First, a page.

Australia has a model that Canada could follow to create a more collegial and collaborative federalism without wading into the swamp of constitutional amendment. The 10-member Council of Australian Governments consists of the prime minister, the state and territorial leaders, and the head of the Australian Local Government Association. Established in 1992, the Council fosters cooperation on policies and issues of national importance. It is generally well accepted and has enabled Australia to eliminate much of the inter-level wrangling with which Canadians are so familiar.

A Council of Canadian Governments would be chaired by the prime minister and would include provincial premiers, territorial leaders, the head of the Federation of Canadian Municipalities, and a representative of Aboriginal leadership. It would not be a formal part of the legislative process, nor would it have any governmental powers or constitutional status. The Council’s role would be to initiate, develop, and monitor the implementation of policy reforms that are of national significance and require action by all Canadian governments (and would supplement First Ministers’ Conferences).

The focus on collaboration would bring more direction and coherence to governance. Full information about Council meetings, agendas, proposed initiatives, agreements, and so forth would be made public. Council meetings could be open to the public when appropriate, and the Council could call on experts to present information. The high degree of transparency would permit Canadians to demand much greater accountability from their leaders for progress on matters requiring national attention and action, and to engage more constructively in the political process. The provincial and federal legislatures would still be accountable for any laws or regulations they make that follow up on the Council’s work.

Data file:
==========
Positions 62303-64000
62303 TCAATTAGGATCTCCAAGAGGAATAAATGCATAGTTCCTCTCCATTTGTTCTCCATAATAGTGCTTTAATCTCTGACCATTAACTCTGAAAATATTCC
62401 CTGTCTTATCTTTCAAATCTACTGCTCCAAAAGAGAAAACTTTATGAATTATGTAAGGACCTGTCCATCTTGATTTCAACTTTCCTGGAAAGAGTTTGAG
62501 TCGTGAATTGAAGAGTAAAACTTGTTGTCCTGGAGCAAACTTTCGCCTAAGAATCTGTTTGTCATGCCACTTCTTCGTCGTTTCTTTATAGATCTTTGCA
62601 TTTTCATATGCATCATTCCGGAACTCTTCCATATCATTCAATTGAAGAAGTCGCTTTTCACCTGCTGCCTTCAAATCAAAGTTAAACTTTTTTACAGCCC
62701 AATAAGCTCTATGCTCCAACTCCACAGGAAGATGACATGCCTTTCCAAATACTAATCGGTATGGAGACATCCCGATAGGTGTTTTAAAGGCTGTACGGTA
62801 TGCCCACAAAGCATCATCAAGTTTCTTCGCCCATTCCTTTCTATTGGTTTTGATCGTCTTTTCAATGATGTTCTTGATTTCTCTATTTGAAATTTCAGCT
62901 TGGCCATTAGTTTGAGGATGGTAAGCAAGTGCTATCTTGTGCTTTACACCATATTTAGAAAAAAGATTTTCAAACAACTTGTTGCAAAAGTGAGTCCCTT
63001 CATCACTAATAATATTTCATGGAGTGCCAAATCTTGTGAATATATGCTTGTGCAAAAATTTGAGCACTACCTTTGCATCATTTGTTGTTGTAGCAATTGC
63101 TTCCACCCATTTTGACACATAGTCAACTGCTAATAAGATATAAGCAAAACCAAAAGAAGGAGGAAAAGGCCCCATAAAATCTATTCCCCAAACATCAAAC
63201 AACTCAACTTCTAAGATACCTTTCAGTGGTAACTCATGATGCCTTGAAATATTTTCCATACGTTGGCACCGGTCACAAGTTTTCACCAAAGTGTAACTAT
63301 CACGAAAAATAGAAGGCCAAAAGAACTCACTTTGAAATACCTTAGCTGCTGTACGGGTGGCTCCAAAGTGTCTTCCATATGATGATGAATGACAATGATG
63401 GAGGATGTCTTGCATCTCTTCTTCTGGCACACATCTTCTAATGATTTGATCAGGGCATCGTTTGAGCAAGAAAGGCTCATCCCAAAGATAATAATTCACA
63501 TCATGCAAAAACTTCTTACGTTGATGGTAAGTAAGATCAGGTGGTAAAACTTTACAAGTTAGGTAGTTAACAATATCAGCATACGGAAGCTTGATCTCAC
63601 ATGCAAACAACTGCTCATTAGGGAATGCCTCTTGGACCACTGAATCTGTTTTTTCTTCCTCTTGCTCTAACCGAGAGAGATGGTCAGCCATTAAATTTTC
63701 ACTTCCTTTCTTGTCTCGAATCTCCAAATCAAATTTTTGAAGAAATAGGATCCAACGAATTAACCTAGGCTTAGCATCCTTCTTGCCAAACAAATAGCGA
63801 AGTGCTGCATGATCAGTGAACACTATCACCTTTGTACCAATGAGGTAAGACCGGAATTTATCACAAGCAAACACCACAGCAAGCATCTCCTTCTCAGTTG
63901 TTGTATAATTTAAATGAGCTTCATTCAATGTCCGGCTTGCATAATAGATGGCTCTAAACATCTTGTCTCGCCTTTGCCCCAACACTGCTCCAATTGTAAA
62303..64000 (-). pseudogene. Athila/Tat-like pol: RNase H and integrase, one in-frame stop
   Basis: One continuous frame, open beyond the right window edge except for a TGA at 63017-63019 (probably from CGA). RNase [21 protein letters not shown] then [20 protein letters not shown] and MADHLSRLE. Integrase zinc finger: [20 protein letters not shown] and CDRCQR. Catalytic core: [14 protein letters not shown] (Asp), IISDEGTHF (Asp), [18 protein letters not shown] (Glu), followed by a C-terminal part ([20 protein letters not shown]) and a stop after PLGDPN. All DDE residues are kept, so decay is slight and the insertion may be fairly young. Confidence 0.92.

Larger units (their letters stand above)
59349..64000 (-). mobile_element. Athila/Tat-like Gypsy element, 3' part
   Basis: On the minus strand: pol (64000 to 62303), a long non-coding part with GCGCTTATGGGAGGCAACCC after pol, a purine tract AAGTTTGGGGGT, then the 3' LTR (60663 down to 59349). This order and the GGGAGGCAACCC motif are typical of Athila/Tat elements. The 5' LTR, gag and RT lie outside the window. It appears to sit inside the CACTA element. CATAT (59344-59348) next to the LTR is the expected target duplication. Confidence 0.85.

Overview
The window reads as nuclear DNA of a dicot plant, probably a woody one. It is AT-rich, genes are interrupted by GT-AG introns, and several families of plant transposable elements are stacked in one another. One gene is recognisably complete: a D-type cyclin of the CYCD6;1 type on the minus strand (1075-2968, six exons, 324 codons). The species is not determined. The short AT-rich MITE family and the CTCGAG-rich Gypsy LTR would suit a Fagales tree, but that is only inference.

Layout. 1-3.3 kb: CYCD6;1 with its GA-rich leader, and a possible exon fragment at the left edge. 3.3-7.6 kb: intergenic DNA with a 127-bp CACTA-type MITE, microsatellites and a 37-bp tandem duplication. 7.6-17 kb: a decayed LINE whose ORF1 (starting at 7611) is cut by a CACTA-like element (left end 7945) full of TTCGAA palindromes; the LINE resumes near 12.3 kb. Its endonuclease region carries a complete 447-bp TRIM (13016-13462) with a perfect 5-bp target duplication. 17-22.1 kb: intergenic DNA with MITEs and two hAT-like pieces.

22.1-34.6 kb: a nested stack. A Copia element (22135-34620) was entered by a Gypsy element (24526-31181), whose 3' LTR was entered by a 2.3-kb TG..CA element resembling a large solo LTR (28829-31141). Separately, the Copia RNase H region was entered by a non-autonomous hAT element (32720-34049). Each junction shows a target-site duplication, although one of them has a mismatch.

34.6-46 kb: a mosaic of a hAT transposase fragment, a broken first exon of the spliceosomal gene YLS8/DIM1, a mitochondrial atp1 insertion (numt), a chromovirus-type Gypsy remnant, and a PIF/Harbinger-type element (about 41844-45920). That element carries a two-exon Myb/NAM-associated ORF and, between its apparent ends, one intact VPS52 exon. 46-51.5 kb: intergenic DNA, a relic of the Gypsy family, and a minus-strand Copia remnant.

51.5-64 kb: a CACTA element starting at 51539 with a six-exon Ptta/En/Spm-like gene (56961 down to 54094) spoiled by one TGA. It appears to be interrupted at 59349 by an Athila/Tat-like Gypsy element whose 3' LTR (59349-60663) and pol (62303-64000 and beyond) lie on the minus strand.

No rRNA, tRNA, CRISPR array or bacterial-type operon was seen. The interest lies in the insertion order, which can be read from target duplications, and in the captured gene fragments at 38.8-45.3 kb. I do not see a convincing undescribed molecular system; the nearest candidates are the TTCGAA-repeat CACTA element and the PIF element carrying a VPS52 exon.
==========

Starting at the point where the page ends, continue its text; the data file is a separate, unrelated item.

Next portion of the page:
Many policy areas that have impacts in more than one jurisdiction would benefit from getting coordinated attention and effort, leading to coherent national responses. Obvious examples are criminal justice, environment and energy, transportation and infrastructure, federal-provincial financial relations, health and safety regulations, interprovincial barriers to employment and trade, employment insurance, health care, and pensions. The Council could also be a forum where provincial and municipal governments make constructive contributions when our national government negotiates international treaties and trade agreements.

Establishing a Council of Canadian Governments to promote a more collegial and collaborative federalism would acknowledge the 21st-century reality that most issues of concern to Canadians inevitably involve more than one level of government. The Council would provide the opportunity for our political leaders to dial back the partisan rhetoric and cooperate seriously with their counterparts for the benefit of all Canadians.